Updated 3:34 p.m. ET – President Barack Obama hailed the Senate’s bipartisan immigration framework at a major speech on that topic this afternoon in Nevada, but threatened to send his own alternative legislation to Capitol Hill if Congress fails to act.
The president embraced of a statement of principles offered Monday by four Democratic and four Republican senators, which would strengthen border security and employment verification in exchange for a path to citizenship for undocumented immigrants in the United States.
“The good news is that — for the first time in many years — Republicans and Democrats seem ready to tackle this problem together,” Obama said in his speech in Las Vegas, according to prepared excerpts.
President Barack Obama arrives in Las Vegas, Jan. 29. Obama arrived in Nevada to deliver remarks on immigration reform.
“And yesterday, a bipartisan group of senators announced their principles for comprehensive immigration reform, which are very much in line with the principles I’ve proposed and campaigned on for the last few years,” the president also said. “At this moment, it looks like there’s a genuine desire to get this done soon. And that’s very encouraging.”
But in a speech in Nevada — a Southwestern state that has experienced a boom in its Hispanic population — the president said he refused to allow comprehensive immigration reform “to get bogged down in an endless debate.”
“It’s important for us to realize that the foundation for bipartisan action is already in place,” he said. If lawmakers fail to advance their own proposal, Obama said he would send legislation to Congress based on his own principles “and insist that they vote on it right away.”
He said at the top of his speech: “I’m here because the time has come for common-sense, comprehensive immigration reform.”
The president used Tuesday’s speech in Nevada to outline many of those principles, which rest on four pillars: strengthening border security, cracking down on employers who hire undocumented workers, streamlining legal immigration and — most importantly — offering undocumented workers an earned path to citizenship.
Those pillars mostly resemble the bipartisan Senate framework unveiled on Monday by lawmakers, which has prompted hopes that Congress would finally be able to advance a comprehensive immigration reform law, a priority that eluded Obama during his first term, and President George W. Bush before him.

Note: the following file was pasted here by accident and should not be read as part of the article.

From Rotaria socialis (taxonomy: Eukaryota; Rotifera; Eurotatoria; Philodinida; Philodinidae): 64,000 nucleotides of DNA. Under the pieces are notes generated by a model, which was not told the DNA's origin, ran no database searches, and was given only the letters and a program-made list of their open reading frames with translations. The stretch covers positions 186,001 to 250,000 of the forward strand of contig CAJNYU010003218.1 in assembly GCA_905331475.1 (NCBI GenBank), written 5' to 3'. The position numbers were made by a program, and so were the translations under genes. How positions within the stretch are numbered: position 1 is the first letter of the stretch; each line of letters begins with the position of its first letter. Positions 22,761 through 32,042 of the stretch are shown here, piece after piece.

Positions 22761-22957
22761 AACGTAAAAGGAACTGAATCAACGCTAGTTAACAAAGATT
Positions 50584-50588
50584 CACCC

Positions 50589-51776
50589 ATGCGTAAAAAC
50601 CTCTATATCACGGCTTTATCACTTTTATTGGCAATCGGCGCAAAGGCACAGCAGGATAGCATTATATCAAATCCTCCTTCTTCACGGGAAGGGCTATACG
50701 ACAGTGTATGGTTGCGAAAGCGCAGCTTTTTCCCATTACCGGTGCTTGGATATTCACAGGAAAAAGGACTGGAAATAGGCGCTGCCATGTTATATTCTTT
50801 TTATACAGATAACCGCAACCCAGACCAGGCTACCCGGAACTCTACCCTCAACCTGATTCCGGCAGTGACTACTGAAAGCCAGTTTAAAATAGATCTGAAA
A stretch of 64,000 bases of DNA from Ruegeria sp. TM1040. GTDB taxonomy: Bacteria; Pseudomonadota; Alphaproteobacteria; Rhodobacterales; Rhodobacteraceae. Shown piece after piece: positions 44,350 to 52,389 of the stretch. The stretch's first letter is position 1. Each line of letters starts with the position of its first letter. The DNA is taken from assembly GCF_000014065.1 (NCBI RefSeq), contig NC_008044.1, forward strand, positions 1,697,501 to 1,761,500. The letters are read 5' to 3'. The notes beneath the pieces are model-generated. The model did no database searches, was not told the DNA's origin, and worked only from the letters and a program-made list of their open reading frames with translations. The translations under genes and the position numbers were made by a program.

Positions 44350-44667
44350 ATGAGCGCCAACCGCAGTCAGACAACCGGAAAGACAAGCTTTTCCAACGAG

The primary sticking point in those fights has been the pathway to citizenship, which conservatives deride as “amnesty” for those who have broken the law. Already, some prominent conservatives have expressed their skepticism of the Senate framework for exactly that reason.
“Yes, they broke the rules,” Obama said of those undocumented immigrants. “They crossed the border illegally. Maybe they overstayed their visas. But these 11 million men and women are now here.”
President Obama lays out his plan for a sweeping immigration reform at a campaign-style event in Las Vegas. Watch his entire speech.
Republicans in particular had been closely watching Obama’s actions for cues as to how the administration might handle immigration, and the emerging Senate deal. Republican lawmakers have openly worried that the president might stake out stark positions and oppose some of the enforcement measures included in the Senate framework, namely the trigger that would only allow a pathway to citizenship once the border enforcement mechanisms had been verified.
“There are a lot of ideas about how best to fix our broken immigration system,” said Brendan Buck, a spokesman for House Speaker John Boehner, R-Ohio. “Any solution should be a bipartisan one, and we hope the President is careful not to drag the debate to the left and ultimately disrupt the difficult work that is ahead in the House and Senate.”
But Florida Sen. Marco Rubio, a rock star to conservatives who’s seen as eyeing a run for the GOP presidential nomination in 2016, has taken an active lead in selling this proposal to the right. Rubio has appeared in conservative media to both discourage Obama from opposing enforcement provisions, but also talk up the proposal as the best chance at compromise for Republicans.
“If, in fact, this bill does not have real triggers in there — in essence, if there’s not language in this bill that guarantees that nothing else happens unless these enforcement mechanisms are in place — then I won’t support it,” Rubio, a member of the bipartisan gang of eight, told conservative radio host Rush Limbaugh on Tuesday. “But the principles clearly call for that.”
But the president generally spoke in broad terms, and did not draw any bright lines as it relates to the Senate proposal.
“I believe we are finally at a moment where comprehensive immigration reform is finally within our grasp,” he said.